• More than half of the participants felt that cyberbullying was as bad or worse than bullying in real life.
• Cyberbullying occurs most often in chat rooms (56 percent).
• 49 percent of kids are victimized via instant messaging and 28 percent via e-mail.
• 34 percent of youth who are bullied feel frustrated; 30 percent feel angry and 22 percent feel sad.
• 41 percent of victims did not tell anyone in their off-screen lives about their abuse, but 38 percent did tell an online friend.
• 17 percent admitted to bullying another individual online.
• Of the offenders interviewed, most considered it fun or considered it a way to strengthen their victims.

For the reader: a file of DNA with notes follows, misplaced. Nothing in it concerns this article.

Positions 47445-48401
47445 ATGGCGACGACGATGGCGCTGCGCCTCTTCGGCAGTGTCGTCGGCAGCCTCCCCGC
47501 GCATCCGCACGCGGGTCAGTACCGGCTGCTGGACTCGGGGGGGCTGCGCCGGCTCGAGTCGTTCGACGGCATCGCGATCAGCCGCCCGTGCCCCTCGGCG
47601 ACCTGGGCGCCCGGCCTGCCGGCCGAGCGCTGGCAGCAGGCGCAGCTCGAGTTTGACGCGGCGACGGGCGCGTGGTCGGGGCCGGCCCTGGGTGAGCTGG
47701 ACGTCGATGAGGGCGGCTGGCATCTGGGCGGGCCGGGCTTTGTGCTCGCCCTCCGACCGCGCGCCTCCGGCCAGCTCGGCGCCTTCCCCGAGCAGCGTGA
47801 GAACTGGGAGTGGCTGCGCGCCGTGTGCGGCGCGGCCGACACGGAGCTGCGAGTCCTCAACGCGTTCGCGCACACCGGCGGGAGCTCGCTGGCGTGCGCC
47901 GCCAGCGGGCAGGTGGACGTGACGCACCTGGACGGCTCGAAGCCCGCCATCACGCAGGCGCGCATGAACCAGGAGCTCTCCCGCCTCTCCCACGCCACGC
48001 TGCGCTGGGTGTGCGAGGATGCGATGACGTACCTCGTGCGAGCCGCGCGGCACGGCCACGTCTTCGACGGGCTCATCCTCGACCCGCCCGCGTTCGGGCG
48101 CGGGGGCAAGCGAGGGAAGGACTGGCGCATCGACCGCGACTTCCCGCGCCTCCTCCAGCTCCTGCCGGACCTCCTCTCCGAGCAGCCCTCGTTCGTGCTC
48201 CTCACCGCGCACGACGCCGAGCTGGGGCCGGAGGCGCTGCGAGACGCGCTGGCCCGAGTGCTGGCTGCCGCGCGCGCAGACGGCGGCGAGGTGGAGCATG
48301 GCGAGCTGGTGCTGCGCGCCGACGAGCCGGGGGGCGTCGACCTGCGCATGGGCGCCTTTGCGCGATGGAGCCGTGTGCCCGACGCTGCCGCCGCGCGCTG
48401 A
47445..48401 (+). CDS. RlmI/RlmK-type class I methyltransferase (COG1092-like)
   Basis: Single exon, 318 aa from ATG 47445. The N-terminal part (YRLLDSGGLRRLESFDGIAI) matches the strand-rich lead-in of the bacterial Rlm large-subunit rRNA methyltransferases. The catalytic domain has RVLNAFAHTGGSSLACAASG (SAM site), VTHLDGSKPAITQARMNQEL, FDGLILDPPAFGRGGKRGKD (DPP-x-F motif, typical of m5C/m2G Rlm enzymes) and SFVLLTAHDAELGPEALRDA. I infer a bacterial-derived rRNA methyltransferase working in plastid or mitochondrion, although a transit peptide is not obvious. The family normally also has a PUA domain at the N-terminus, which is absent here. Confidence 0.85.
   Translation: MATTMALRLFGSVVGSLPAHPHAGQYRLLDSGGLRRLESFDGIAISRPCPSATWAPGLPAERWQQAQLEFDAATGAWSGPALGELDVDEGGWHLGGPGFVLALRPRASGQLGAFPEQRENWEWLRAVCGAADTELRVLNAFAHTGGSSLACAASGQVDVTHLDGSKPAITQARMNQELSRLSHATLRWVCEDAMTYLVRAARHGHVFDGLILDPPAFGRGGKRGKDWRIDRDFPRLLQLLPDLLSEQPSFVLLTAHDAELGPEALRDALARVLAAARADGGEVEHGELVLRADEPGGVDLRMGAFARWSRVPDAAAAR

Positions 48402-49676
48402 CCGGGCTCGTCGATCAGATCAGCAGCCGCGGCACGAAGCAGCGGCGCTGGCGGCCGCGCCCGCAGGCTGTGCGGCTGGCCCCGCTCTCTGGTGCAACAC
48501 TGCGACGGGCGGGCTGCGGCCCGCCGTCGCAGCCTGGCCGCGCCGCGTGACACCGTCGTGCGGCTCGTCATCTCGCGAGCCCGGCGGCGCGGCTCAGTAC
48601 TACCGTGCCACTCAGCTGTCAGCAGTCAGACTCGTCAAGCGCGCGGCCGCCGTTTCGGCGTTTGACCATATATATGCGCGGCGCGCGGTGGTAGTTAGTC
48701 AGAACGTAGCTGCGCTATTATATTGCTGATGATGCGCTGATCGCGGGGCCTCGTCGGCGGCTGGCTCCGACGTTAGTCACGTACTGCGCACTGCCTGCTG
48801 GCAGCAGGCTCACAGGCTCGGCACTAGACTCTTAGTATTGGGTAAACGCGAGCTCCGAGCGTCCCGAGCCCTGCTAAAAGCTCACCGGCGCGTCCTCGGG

Drs. Justin Patchin and Sameer Hinduja are co-directors of the Cyberbullying Research Center. Their extensive research work in this area indicates that the impact of cyberbullying can be devastating; as many as five percent of the youth they interviewed claimed to be scared for their own safety.
Where Does Cyberbullying Take Place?
Think about all of the different ways your child is connected to technology – cell phones, e-mails, instant messaging, Web sites, blogs, text messages and any other method your child uses to communicate through electronics. All of these present a potential risk for cyberbullying.
What a Parent Needs to Know